Abraham Portrays Healthy Grief

Abraham Portrays Healthy Grief

Genesis 23:2 – And Sarah died at Kiriath-arba (that is, Hebron) in the land of Canaan, and Abraham went in to mourn for Sarah and to weep for her.

In this section of Scripture, after 10+ chapters were dedicated to the lives and legacy of Abraham and Sarah, we see something that almost everyone will have to deal with in this life – burying a spouse – as Sarah dies, leaving Abraham a widower.

Do you notice anything curious or interesting about this particular chapter of Genesis? As we read Genesis 23, there are a few unique things to note in this section of Scripture:

  • Sarah is the only woman in the Bible whose age, death, and burial are mentioned, which is a great honor to her.
  • This is the first official funeral in the Bible.
  • Abraham’s tears at the loss of his wife are the first recording of someone crying in the Bible.
  • She died in faith without seeing the promises God gave them fulfilled: 1) Her son Isaac is in his mid-30’s and would not marry until three years after her passing 2) She did not receive the Promised Land, but was buried there after her death, as Abraham likely wanted to one day resurrect in the place God called them to.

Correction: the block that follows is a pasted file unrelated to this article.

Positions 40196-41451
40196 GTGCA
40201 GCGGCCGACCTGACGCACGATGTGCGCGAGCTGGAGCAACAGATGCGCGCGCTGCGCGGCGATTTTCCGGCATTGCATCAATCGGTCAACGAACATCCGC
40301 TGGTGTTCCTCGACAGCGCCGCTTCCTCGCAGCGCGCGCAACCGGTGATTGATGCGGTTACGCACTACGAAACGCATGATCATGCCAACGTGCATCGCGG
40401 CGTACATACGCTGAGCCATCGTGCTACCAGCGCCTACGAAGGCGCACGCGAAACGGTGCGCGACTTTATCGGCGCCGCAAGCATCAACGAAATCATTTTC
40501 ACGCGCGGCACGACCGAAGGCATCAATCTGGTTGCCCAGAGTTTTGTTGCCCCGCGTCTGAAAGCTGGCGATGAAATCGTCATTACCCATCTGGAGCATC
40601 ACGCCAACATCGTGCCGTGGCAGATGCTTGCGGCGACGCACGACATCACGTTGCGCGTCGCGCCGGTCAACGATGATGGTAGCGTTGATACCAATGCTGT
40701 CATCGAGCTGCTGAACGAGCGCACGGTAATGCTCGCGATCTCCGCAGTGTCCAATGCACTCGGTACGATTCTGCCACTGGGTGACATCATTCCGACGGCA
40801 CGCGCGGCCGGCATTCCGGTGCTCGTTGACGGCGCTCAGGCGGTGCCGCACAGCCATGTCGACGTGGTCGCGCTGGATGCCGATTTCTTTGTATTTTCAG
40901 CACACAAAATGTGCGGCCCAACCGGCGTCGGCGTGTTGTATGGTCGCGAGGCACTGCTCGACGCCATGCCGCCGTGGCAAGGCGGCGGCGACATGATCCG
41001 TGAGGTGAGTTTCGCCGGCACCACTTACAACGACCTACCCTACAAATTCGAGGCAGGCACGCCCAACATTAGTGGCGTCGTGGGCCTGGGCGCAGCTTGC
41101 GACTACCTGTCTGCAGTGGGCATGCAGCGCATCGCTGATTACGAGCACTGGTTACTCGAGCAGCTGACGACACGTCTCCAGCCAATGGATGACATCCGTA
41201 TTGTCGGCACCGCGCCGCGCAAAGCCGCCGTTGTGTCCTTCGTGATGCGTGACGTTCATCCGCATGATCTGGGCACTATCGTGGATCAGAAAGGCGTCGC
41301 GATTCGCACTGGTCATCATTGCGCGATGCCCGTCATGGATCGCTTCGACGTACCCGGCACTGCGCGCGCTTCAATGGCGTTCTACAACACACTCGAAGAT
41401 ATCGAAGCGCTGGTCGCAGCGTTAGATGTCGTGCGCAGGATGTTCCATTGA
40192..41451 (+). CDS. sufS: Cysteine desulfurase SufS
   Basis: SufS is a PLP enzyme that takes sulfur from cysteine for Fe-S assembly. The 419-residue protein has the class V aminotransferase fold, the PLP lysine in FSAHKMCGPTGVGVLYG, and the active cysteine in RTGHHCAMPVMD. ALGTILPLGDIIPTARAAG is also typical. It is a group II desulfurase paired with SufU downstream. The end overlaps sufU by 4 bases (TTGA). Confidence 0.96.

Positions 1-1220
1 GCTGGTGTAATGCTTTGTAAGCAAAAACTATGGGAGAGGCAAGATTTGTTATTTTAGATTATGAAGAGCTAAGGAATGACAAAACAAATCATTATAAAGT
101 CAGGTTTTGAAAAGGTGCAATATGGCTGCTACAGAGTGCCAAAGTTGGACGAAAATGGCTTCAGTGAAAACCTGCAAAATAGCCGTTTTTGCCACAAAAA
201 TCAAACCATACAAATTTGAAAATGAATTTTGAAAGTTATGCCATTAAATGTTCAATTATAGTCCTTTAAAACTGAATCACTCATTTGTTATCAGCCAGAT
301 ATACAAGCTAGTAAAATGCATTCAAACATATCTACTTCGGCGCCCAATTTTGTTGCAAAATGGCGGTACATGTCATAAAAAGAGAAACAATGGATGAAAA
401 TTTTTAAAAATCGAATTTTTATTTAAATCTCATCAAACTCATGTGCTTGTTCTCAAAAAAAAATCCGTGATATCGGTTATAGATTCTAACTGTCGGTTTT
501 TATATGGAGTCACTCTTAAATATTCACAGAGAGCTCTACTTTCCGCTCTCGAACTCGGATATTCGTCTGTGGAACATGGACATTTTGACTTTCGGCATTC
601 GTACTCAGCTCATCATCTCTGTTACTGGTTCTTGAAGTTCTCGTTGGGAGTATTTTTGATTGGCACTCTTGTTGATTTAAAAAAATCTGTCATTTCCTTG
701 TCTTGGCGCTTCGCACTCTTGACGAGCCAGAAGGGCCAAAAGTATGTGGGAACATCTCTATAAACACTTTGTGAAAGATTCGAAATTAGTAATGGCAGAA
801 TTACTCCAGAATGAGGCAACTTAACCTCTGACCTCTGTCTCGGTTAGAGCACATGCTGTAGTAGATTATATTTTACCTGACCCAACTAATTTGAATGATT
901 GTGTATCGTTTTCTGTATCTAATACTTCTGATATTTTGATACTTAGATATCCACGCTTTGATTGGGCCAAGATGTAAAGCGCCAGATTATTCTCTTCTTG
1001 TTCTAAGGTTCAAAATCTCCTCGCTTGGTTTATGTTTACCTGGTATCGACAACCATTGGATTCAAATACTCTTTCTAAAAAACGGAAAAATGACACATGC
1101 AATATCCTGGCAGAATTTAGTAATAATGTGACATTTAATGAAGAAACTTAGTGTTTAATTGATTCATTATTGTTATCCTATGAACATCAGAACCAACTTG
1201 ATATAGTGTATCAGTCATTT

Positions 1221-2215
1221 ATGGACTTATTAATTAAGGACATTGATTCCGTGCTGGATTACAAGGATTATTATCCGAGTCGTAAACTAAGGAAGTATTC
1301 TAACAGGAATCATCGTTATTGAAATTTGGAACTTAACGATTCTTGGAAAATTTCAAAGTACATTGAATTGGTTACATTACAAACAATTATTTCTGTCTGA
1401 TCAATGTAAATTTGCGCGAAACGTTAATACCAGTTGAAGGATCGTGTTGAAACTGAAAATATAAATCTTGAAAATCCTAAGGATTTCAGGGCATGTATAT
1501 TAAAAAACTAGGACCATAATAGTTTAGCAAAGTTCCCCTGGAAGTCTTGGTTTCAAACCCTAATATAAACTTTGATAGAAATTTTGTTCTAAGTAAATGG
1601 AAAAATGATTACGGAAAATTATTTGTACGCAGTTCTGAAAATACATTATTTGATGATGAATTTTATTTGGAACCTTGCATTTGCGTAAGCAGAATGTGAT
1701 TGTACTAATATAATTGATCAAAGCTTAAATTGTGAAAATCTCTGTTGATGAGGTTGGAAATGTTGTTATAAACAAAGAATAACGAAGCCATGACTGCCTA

Genesis is an extremely practical book about families, marriages, relationships with siblings, parents, and spouses, and we can see a lot of practical storytelling and application in this account.

Many of you may relate to this story, having lost a parent, spouse, child, or some other loved one. The one thing every person on this earth has in common, up to this point (with the exception of Enoch and Elijah), is that all will face physical death.

Abraham shed the first tears recorded in the Bible and, while everything that happens in the Bible isn’t necessarily a fantastic example to follow, this particular case is one that would heed following. Abraham’s reaction to losing his wife shows men that healthy, regulated emotion is perfectly acceptable, though men are oftentimes portrayed and supposed as less emotional. Even Jesus Himself cried in the shortest recorded verse in the Bible (John 11:35) after the death of His friend Lazarus.

This account also shows the importance of legacy in that, oftentimes, God’s promises to us will not be seen by us but by generations to come. Sarah never made it to the Promised Land, and she never got to see her son Isaac marry the love of his life. But, because she had faith in the God who made these promises, she and her husband Abraham were able to pass that faith along to their kid and to future generations, through whom would ultimately come Jesus Himself.

What have you learned through watching the life of Sarah in the pages of Genesis?

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Mark Driscoll
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